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Lincoln Electric Dedicates 443 Ft Wind Tower

The welding OEM demonstrates its commitment to renewable energy by constructing a $5.9 million 2.5 MW wind tower at its world headquarters in Cleveland, OH, that will generate up to 10 percent of the energy used for its main plant and save up to $500,000 a year in energy costs.

Posted: August 25, 2011


The welding OEM demonstrates its commitment to renewable energy by constructing a $5.9 million 2.5 MW wind tower at its world headquarters in Cleveland, OH, that will generate up to 10 percent of the energy used for its main plant and save up to $500,000 a year in energy costs.

A ribbon-cutting ceremony highlighted the festivities and dedication of one of the largest urban wind towers in North America, a giant landmark that is expected to save $500,000 a year in energy costs and generate up to 10 percent of the electricity used by the main manufacturing plant of the Lincoln Electric Company (Cleveland, OH), a world leader in the design, development and manufacture of arc welding products, robotic arc welding systems, welding fume control systems, and plasma and oxyfuel cutting equipment.

Lincoln Electric has long been a major supplier to the wind tower fabrication industry. But this year, the OEM stepped further into the world of renewable energy by building its own wind tower on the grounds of its world headquarters and manufacturing campus in Euclid, just east of downtown Cleveland. The mammoth tower measures 443 ft tall from its base to the tip of its blades, making it nearly as tall as a 45-story building. Its 2.5 MW Kennersys® K100 turbine can produce enough energy to power 686 homes.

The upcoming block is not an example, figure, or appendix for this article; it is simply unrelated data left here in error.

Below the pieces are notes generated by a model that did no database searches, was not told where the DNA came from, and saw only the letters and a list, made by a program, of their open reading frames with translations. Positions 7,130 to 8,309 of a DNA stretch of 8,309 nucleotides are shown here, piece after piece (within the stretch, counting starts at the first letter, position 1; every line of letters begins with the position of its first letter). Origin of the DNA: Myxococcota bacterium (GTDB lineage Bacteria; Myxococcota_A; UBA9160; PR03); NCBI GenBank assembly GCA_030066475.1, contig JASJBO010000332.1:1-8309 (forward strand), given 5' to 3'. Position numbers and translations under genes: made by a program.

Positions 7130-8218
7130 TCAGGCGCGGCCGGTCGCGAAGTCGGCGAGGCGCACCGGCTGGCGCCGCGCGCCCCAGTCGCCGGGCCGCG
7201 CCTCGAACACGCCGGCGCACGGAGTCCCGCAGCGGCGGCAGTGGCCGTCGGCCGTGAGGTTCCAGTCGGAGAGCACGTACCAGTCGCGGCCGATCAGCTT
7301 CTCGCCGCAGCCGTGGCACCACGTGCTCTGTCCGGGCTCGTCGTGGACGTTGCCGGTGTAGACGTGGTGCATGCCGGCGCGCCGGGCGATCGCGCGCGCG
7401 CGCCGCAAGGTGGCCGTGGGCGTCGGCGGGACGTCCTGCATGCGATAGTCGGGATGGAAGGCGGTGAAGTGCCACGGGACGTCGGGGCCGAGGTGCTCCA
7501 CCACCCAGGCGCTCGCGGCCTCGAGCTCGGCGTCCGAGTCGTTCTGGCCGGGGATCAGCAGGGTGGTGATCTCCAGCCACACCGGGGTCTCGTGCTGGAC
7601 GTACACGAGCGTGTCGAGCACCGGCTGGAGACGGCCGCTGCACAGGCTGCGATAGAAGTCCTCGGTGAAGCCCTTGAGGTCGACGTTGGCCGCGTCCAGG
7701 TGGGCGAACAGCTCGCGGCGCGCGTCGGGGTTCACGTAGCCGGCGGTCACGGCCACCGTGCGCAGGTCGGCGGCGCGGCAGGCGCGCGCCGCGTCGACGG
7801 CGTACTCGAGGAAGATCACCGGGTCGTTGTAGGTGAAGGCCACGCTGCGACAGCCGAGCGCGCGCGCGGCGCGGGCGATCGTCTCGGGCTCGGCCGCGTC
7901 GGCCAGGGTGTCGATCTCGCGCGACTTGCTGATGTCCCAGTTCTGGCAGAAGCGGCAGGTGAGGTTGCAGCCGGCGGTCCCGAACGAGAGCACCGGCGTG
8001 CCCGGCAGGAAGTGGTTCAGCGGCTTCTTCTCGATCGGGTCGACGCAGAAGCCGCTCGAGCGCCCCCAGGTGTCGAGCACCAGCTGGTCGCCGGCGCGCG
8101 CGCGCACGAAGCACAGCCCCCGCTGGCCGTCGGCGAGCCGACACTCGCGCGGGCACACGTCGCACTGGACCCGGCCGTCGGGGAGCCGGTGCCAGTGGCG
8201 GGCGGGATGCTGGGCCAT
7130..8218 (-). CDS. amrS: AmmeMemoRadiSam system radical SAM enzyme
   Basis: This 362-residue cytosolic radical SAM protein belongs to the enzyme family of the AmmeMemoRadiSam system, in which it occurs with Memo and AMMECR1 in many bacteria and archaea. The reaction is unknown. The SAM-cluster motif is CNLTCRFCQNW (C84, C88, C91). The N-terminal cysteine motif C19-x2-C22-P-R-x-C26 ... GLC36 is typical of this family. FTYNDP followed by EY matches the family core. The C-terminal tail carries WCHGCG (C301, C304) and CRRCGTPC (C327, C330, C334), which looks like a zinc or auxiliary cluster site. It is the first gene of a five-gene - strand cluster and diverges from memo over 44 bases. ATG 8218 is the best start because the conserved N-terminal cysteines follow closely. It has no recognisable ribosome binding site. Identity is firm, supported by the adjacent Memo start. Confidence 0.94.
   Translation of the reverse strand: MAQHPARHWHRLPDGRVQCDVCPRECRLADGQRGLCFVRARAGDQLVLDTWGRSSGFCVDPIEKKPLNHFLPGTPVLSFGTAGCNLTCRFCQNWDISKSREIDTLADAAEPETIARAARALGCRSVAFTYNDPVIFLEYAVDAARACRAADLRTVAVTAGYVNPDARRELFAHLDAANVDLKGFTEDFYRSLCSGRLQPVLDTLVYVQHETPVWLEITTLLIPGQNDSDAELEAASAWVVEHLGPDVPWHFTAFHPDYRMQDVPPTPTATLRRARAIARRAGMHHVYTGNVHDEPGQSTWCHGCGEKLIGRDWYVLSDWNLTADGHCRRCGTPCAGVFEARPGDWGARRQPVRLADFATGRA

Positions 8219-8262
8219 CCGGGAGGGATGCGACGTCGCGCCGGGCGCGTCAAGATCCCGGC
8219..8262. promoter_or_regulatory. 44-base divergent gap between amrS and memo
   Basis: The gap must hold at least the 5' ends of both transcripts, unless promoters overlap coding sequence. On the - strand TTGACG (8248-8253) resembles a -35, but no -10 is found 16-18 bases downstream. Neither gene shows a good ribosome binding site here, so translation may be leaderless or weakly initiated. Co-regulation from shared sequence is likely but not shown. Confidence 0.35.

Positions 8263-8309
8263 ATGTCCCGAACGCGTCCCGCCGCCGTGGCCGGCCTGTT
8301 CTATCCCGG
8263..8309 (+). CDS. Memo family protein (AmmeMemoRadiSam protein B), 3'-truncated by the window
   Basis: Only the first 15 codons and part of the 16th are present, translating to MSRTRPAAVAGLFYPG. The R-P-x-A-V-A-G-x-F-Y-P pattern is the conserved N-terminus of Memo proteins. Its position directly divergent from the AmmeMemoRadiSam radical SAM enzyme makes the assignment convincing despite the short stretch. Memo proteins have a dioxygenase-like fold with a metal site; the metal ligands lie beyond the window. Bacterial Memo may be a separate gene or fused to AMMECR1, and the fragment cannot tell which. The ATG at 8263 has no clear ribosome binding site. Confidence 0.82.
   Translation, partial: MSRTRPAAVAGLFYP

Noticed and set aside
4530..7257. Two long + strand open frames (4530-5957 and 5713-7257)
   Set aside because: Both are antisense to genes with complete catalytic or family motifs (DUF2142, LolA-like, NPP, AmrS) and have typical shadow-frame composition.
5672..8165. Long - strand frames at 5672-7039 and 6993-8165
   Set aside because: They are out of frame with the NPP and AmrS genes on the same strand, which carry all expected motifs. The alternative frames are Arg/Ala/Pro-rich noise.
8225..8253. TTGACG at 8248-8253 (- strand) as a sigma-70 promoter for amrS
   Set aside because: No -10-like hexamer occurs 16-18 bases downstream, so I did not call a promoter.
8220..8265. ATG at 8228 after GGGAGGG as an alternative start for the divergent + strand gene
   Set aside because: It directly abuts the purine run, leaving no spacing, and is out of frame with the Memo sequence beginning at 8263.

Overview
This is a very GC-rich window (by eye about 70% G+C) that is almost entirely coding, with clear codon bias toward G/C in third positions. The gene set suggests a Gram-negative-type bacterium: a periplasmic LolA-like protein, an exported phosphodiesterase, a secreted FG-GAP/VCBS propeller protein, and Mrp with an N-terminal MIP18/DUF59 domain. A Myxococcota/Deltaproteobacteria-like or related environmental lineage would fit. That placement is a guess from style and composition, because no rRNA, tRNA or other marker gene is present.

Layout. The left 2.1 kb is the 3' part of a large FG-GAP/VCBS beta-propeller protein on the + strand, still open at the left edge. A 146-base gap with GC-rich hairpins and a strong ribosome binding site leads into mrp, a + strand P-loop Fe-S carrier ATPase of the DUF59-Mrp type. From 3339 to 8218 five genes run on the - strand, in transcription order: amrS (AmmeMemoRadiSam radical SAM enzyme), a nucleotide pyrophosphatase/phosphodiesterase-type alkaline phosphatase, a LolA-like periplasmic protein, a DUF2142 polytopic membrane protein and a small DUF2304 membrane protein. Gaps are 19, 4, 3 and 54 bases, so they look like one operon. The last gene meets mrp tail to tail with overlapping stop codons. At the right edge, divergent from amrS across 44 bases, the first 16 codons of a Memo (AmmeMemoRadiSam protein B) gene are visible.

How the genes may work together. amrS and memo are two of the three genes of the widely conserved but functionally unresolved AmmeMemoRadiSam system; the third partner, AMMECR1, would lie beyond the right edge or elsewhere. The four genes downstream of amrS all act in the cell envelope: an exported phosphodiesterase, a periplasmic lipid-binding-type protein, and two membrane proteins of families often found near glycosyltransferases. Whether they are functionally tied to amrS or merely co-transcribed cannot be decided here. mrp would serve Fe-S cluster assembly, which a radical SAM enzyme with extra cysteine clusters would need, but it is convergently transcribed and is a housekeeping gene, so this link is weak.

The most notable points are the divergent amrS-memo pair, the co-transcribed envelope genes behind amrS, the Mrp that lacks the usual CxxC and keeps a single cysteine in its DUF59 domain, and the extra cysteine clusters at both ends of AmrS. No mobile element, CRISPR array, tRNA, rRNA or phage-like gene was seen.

Several presentations made by company executives and local officials during the ceremony captured the importance of this new landmark, not just for the company, but for the entire Cleveland community.

“This tower represents important cost savings, as well as our commitment to integrating renewable energy sources, among other ongoing green initiatives, into our manufacturing processes,” said George Blankenship, the president of Lincoln Electric North America. “It stands as a visible symbol of our commitment to the wind tower industry by showcasing the benefits our welding solutions offer to a prominent, fast-growing business segment. I’m very proud of the hard work of the members of our internal team. We took the project on as a challenge. We are a can-do organization and always look for creative solutions.”

John Stropki, the president and CEO of the Lincoln Electric Company, pointed out how the wind tower symbolizes the company’s forward-looking commitment to new technology and the future by remaining true to a quote from Lincoln Electric founder John C. Lincoln, who said “The actual is limited, but the possible is immense!”